1. Pani ca' meusa - an interior street food panino
This iconic street food panino is Palermo’s pride. And most habitants have their place where to have ‘pani ca’ meusa‘. The smell these stands emanate is, let’s say, typical. Boiled spleen and lung are cut up and fried in lard before transferring it on the sandwich. It is up to the street artist on how much lard he’ll add. You can choose between ‘single‘ and ‘married‘. A squeeze of lemon and some pepper represents he lonely heart club panino. The married version comes with grated cheese or ricotta.
Price: 2/5 euro
2. Horse meat sandwich
A street food panino form Catania. They sure like their horse meat. Among many other things of course. A recurring element – for street food in general, outspoken here – is the credo that the grubbier the stall, the better the food tastes. The meat is either beaten till tender or minced and made in meatballs. Indispensable is the salmoriglio (sal-moo-reeh-yo), a mix of olive oil, lemon juice, garlic and loads of oregano. While the horse meat sizzles away, it is brushed with this magic liquid. And they use the same salmoriglio to season the panino.
Price: 3/4 euro
3. Street food panino: panelle
A monument in the culinary landscape. So simple and yet so enormous. Rectangular slices of chickpea dough are fried on the spot and transferred in a sandwich. Some salt, a squeeze of lemon and you’re ready to go. You can find the itinerant carts selling panelle wherever people gather. The beach in the summer, when the school bell rings in winter, when there’s a manifestation: the ‘panellaro’ is there. An interesting variation are the so-called crocchè, potato croquettes. They also come as cazzili, little pricks. You have this in a street food panino or without bread.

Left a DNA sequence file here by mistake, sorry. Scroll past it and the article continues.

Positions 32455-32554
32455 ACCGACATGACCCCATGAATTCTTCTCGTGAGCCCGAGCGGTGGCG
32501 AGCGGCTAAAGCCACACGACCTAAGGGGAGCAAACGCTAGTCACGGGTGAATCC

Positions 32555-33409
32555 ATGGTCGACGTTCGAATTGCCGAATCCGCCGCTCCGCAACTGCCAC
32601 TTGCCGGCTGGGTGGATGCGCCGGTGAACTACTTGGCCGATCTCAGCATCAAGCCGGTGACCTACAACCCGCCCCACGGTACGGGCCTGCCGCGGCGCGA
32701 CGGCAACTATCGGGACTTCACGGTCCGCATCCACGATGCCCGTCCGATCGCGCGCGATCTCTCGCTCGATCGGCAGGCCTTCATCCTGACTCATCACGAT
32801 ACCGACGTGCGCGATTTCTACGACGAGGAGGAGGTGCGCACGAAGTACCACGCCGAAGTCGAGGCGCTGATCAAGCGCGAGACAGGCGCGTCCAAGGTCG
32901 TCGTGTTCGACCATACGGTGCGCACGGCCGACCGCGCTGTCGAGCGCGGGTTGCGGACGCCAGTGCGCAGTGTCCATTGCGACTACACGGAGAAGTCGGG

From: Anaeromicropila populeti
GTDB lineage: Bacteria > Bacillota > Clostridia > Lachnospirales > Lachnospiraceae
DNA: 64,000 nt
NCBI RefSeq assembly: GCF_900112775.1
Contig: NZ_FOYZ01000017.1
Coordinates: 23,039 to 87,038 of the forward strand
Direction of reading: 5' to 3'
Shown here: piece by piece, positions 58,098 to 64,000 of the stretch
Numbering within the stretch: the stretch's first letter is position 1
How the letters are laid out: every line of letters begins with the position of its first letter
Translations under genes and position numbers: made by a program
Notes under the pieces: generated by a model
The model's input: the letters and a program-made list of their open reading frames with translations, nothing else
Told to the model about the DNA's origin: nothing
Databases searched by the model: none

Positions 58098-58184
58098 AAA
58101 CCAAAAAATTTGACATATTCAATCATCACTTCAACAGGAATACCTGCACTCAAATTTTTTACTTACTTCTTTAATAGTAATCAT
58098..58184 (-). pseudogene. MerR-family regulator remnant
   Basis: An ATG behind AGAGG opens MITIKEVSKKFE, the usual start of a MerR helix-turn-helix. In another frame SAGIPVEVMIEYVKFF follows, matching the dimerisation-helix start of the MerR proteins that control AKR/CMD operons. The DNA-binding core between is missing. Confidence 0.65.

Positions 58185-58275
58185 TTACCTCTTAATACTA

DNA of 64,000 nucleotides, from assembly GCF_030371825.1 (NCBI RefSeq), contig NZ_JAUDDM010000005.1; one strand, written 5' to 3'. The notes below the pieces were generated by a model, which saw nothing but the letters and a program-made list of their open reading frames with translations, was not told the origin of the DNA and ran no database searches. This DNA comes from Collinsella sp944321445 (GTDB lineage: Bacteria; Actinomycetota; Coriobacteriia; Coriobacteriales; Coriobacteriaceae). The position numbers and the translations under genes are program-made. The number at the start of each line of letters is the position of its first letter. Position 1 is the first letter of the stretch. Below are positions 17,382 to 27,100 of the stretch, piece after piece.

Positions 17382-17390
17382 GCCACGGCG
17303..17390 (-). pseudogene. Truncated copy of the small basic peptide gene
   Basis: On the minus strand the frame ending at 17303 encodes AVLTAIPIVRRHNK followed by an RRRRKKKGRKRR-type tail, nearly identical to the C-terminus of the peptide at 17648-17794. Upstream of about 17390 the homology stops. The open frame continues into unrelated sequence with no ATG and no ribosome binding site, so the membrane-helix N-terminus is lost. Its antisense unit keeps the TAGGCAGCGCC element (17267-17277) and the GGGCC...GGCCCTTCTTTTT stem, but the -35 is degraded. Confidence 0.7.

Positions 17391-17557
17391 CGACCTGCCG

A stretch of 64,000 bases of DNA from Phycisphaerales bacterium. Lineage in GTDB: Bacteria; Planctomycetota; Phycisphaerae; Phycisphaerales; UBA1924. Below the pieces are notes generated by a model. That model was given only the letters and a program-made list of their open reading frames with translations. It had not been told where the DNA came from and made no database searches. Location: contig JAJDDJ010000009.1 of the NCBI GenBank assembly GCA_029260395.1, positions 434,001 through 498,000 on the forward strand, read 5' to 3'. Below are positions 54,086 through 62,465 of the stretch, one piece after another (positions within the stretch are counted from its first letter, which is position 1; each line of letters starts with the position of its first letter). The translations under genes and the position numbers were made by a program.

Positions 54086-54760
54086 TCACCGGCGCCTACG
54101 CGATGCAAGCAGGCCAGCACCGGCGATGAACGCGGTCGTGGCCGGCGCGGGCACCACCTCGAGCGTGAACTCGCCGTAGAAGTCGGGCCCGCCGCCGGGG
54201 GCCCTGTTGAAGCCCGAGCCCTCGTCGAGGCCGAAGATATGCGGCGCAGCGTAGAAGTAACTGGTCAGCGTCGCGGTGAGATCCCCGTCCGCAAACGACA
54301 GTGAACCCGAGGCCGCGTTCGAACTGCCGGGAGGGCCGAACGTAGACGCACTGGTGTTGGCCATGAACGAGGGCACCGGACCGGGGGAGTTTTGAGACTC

Price: 2 euro
4. Pane cunzato
With pane cunzato bread is the most important ingredient. The seasoning may vary but usually is limited to good olive oil, sliced tomato, anchovies and cheese. Leaving out an ingredient is tolerable, adding is rather risky and sincerely unnecessary. This is how close a sandwich will ever come to perfection.
This sandwich originates in the province of Trapani. Call it lunch, call it a snack. It is a street food panino after all.
Price: 3 euro
5. A cold street food panino: la brioche
In Sicily there are three ways to have your ice cream. In a cup, on a cone or in a sandwich. Well, more than a sandwich it is a crustless brioche like bun. Have it filled with up to three kinds of ice cream. Two is more usual, one a trifle undecided. The real dilemma is whether to have it with whipped cream or not. In western Sicily brioche and granita is a culinary monument. They are though eaten apart. Spoon your way through lemon, coffee or almond granite, nibbling on your ‘briosce’.
Sicilians have their ice cream on the street. Hardly ever sitting down. Making this a street food panino.
Price 2.5/3 euro